December 16, 2006

Sunday, 12/17

NYT 15 minutes, half hour, whatever
BG 8:36
LAT 7:37
WaPo 7:35
CS 3:57

(post updated at 9:30 a.m. Sunday)

Hey, if you normally solve the Sunday NYT puzzle in the timed applet, you ought to switch to Across Lite (on screen or printed out) for Joe DiPietro's "Lay of the Land." I have it in the applet with a typo somewhere, but am now filling in a hard copy so its elegance can smack me in the face.

So, this puzzle. I had the applet all filled out, but with the rebus action, it was going to drive me nuts to scan the whole grid looking for it. Plus, I wanted to see clearly what was going on with the rebuses (I never do that + thing in the applet to enter more than one letter—hmm, maybe I should start), so I printed out the puzzle and grabbed my trusty EraserMate pen. Along the way, I found my error (I had GET SOFT crossing EMITS rather than GOT SOFT/OMITS), changed a letter in the applet, and submitted my solution. Then I turned back to the hard copy. There are no theme entries per se (at least I don't think there are), but the rebus squares contain two-letter postal abbreviations for 12 states, in their correct geographic locations. CA is on the far west coast, ME in the northeast, FL in the southeast, and KS smack-dab in the center. As a bonus, in symmetrical spots near the northern and southern borders, we've got CANADA and MEXICO. Impressive execution of a great idea!

This was definitely one of the hardest Sunday puzzles in months. Clues I found tough and/or clever included [Mountain top?] for SKI CAP, [Count with many titles] for LEO TOLSTOY, [It may be indicated by a stroke] for ONE A.M., [Eye openers?] for DI[LA]TORS, [Run for dear life?] for ELOPE, [Sound in the middle of Italy] for SCHWA, and [Supplier of candy and toys for kids] for PINATA (America's Funniest Home Videos showed what happens when kids bust open a piñata and only cut veggies tumble out—cauliflower delights no child). Answers I just plain didn't know included ABELARD (who I've heard of, but in terms of "Héloise and"), KAON, Hall-of-Fame pitcher ADDIE Joss, and French conductor RENE Leibowitz. No shortage of phrases in this grid, including a lot of phrasal verbs (YIELD TO, SENT TO, [FL]EW AT) but also OPEN SESAME, NOT FAR, NEON GAS, AM RADIO, BASS F[ID]DLE, and WEA[K S]POT.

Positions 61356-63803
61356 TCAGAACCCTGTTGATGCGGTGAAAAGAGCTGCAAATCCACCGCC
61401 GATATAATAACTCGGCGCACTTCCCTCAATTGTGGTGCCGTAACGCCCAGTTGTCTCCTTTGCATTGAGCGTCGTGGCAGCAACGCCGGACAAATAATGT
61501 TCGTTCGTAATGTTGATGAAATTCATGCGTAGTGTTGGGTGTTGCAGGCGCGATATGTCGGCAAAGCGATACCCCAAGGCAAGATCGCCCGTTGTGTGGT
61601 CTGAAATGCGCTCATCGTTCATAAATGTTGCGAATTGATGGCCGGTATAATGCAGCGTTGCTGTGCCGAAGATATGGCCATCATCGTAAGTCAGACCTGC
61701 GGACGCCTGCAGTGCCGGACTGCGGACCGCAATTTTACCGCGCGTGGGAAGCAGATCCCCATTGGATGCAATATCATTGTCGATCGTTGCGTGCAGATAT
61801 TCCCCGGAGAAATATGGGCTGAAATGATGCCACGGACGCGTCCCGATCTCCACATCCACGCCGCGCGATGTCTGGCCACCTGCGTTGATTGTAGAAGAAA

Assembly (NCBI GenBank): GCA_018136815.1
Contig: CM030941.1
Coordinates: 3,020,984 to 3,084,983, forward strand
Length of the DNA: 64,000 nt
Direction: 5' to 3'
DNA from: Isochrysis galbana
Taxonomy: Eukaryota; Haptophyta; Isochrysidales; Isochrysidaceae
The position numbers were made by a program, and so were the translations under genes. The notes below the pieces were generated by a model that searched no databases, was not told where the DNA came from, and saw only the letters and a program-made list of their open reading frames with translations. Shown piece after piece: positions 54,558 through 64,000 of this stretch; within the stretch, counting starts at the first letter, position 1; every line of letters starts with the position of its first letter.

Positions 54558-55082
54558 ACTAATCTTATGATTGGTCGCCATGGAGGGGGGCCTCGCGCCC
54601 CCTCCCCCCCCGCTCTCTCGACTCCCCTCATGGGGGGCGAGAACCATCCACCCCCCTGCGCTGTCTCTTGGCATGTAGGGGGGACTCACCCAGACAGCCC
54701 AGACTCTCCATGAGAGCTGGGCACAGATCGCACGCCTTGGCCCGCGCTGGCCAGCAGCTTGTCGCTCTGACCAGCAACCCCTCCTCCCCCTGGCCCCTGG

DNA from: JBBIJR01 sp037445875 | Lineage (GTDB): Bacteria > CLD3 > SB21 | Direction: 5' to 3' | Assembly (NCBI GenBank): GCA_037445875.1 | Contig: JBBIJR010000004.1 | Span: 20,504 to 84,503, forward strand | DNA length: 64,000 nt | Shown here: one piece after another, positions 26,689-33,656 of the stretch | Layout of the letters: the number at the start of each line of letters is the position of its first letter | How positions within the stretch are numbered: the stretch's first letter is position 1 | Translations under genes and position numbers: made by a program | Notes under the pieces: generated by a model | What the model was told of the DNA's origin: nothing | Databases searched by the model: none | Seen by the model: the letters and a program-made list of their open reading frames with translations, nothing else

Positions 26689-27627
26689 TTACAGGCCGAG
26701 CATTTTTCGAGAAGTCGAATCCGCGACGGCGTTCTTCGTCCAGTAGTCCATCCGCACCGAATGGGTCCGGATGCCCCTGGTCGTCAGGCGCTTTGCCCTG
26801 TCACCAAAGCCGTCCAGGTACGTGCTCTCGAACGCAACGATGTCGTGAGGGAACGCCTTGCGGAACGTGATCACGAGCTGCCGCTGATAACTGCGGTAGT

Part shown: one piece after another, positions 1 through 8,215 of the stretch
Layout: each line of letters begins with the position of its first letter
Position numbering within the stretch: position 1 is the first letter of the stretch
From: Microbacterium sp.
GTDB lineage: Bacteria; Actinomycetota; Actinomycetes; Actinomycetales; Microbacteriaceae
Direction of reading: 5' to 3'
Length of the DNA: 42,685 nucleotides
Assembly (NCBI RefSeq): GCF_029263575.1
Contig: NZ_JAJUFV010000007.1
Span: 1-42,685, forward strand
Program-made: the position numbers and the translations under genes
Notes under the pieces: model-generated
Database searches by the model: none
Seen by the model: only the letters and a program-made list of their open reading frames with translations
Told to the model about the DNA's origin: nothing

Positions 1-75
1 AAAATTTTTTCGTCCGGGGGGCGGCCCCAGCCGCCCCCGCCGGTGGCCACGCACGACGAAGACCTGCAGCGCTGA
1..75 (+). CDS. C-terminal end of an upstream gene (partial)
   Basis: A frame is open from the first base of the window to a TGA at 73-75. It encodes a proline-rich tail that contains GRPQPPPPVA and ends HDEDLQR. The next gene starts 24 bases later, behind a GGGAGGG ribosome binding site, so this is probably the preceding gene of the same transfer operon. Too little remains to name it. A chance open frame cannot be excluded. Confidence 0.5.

Martin Ashwood-Smith's themeless CrosSynergy puzzle features two triple-stacks of 15-letter entries, one of which is an idiomatic phrase I've never heard.

Henry Hook's Boston Globe crossword, "Yule Be Sorry," is built around a Phyllis Diller quote.

Randall Hartman's LA Times syndicated puzzle, "C-Span," gathers phrases with a pair of C's in the middle, like ERIC CLAPTON (fun clue: [Cream component?]). You know how [Obi-Wan portrayer] can be either ALEC Guinness or EWAN McGregor? In this puzzle, they're both there, along with DARTH.

Diane Epperson's Washington Post crossword, "Anniversary Gifts," plays around with things on the list of traditional anniversary gifts. The "modern" gifts listed in the second column strain credulity—cars? Groceries? Improved real estate? Oy.

The NYT's Second Sunday puzzle is another of Will Shortz's 3-D Word Hunt games, in which the challenge is to form as many 5-letter words as possible from the 3-D Boggle-type grid. The instructions say his answer list includes 51 common words and five not-so-common words, all found in Merriam-Webster's Collegiate Dictionary, 11th ed. Who doesn't like to pick up a gauntlet that's been thrown down and run away with it? After batting words around with Myles Callum, Peter Gordon, and Martin Herbach, and eliminating words that aren't in that dictionary (which I don't own), I think we've still got 60+.